Comparison: State vs. Federal
· Rules. Nevada is a "state-plan" state, which means it has its own federally approved occupational safety and health regulatory program. State law governs occupational safety and health in both the public and private sector workplaces, except for federal facilities, domestic employment, and mines. Nevada adopted the federal safety and health standards by reference, and has added state-specific requirements that are stricter than federal requirements for explosives handling, machine guarding, process safety for ammonium perchlorate, and recordkeeping. All construction site workers and supervisors must complete a 10- or 30-hour construction training course. Nevada law also requires all private and public sector employers with more than 10 employees to develop written safety plans, and employers with 25 or more employees at each worksite to establish safety committees.
For information on the federal requirements, see the national sections HAZARD COMMUNICATION STANDARD, MATERIAL SAFETY DATA SHEET, and OSHA.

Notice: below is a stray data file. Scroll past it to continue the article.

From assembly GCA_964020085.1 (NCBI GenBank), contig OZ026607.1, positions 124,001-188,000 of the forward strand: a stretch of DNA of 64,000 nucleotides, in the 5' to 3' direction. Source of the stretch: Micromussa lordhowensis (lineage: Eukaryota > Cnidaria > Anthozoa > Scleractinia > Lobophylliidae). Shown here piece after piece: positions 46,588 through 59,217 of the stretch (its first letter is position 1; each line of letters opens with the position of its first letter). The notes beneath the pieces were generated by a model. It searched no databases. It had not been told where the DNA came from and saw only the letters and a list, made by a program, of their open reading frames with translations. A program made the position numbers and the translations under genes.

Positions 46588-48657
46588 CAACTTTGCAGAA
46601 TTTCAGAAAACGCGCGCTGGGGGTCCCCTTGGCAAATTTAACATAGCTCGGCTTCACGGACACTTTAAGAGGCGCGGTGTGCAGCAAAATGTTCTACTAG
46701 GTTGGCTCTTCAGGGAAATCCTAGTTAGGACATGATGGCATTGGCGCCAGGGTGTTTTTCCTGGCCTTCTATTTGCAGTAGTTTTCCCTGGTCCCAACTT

· Administration and enforcement. The Department of Business and Industry’s Division of Industrial Relations (DIR) administers and enforces safety and health requirements in private and public sector workplaces. The Division of Workers’ Compensation administers the workers' compensation safety plan requirements.
ORGANIZATION AND RESPONSIBILITIES
DIR’s Occupational Safety and Health Administration (NVOSHA) protects workers from occupational hazards by regulating employers through its occupational safety and health rules. NVOSHA performs inspections on the basis of complaints and targeted programs and issues monetary citations for serious violations of standards.
The NVOSHA ...